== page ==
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of 92 Northgate, Darlington
1882 Announcement that Joseph Pease and Partners, colliery owners, and J. W. Pease and Co, ironstone and mineral quarry owners, would be amalgamated as Pease Partners Ltd; the ownership would be divided between the existing owners. The name adopted seems to have been Pease and Partners
1898 Public company registered on 11 October, to take over the collieries, ironstone mines and limestone quarries of Pease and Partners Ltd.
1914 Coal, ironstone and limestone owners.
Pease and Partners, with its paid-up share capital of £2,795,976, and its debenture capital of £984,400 has many associated firms owning blast furnaces, foundries and mills, besides collieries in Durham.
1927 Sir Arthur F. Pease was Chairman and the Lord Gainford, another son of the Sir Joseph Pease, was Vice-Chairman. The most recent investment of the firm has been the Thorne Colliery. Pease and Partners had a controlling interest in several local companies or ironworks: the Skinningrove Iron Co, with its rolling-mills; the Lackenby Iron Co; the Normanby Iron Works; the Tees Iron Works; the Tees-bridge Iron Works; the Thornaby Ironworks; the North Bitchburn Coal Co; W. Stobart and Co and T. and R. W. Bower, a South Yorkshire firm; see Aberconway for further information.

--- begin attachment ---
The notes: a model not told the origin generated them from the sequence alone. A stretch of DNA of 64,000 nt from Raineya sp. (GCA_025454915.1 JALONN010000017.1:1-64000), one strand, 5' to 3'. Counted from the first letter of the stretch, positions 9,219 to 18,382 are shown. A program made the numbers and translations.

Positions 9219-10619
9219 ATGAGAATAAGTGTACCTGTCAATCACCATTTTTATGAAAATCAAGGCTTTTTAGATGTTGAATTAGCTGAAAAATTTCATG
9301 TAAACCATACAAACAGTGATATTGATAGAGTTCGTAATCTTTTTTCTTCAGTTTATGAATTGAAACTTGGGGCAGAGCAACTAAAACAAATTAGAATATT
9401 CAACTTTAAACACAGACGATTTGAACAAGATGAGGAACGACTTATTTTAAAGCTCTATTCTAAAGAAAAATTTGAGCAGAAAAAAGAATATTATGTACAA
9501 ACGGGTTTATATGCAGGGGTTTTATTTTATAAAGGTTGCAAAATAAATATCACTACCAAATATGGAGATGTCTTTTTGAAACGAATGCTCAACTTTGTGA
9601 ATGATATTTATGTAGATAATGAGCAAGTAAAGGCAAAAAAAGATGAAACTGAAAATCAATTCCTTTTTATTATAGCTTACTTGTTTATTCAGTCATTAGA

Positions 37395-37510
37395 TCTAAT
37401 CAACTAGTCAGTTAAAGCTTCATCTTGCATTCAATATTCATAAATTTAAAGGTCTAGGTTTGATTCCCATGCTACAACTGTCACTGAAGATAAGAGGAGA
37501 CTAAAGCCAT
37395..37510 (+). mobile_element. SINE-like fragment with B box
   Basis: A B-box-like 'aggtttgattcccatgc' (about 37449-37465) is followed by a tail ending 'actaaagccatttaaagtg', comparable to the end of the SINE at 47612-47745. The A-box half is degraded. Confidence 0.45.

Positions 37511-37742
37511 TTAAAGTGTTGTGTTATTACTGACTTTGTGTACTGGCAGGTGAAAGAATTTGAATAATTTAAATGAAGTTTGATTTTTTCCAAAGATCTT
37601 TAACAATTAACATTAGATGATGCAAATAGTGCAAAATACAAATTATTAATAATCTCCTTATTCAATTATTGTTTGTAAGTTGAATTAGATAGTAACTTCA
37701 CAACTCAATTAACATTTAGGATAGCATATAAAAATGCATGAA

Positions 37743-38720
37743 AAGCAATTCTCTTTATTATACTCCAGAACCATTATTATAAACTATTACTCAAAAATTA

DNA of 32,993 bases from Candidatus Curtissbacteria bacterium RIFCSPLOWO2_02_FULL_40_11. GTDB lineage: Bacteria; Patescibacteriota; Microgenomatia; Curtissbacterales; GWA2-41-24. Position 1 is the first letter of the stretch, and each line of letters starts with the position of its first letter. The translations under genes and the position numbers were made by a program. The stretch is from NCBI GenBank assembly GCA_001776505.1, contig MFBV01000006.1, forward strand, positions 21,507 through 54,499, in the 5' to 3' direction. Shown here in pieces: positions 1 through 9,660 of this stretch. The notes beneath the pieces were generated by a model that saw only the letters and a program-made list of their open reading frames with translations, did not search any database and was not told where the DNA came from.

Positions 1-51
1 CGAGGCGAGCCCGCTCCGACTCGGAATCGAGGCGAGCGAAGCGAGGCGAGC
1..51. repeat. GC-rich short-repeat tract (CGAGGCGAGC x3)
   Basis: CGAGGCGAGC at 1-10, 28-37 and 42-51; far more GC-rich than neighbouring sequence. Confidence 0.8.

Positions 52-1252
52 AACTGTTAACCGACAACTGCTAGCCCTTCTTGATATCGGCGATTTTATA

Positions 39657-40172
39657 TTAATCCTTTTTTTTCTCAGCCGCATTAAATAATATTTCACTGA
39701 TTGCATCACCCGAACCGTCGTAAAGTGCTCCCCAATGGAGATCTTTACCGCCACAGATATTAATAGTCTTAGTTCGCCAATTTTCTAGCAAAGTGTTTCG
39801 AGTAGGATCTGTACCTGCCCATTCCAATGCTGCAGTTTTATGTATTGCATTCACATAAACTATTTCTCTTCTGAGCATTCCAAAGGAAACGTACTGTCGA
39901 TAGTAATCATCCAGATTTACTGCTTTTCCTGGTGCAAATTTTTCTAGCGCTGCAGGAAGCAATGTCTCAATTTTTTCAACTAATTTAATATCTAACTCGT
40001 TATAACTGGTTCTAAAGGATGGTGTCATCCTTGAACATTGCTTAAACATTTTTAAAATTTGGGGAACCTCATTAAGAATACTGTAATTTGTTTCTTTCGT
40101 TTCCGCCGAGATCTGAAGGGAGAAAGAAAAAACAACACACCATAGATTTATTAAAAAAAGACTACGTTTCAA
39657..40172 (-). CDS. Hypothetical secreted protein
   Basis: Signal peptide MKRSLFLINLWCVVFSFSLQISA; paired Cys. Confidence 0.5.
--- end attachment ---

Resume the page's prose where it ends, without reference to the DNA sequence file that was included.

1945 Preparations were being made for the nationalization of the company's coal mines.
1953 Closure of 3 subsidiaries - Henry Stobart and Co, East Hetton Collieries and Cottages Ltd. 1954 The company only had 3 subsidiaries - the small paints company was closed; this left Tees Foundries and Deepwater Wharf Ltd; negotiations were continuing about compensation for the mines
1957 The last remaining subsidiary, Tees Foundries, was absorbed into the parent company.
1958 Output of the foundries had been lower than previous year due to reduced demand by British Transport Commission.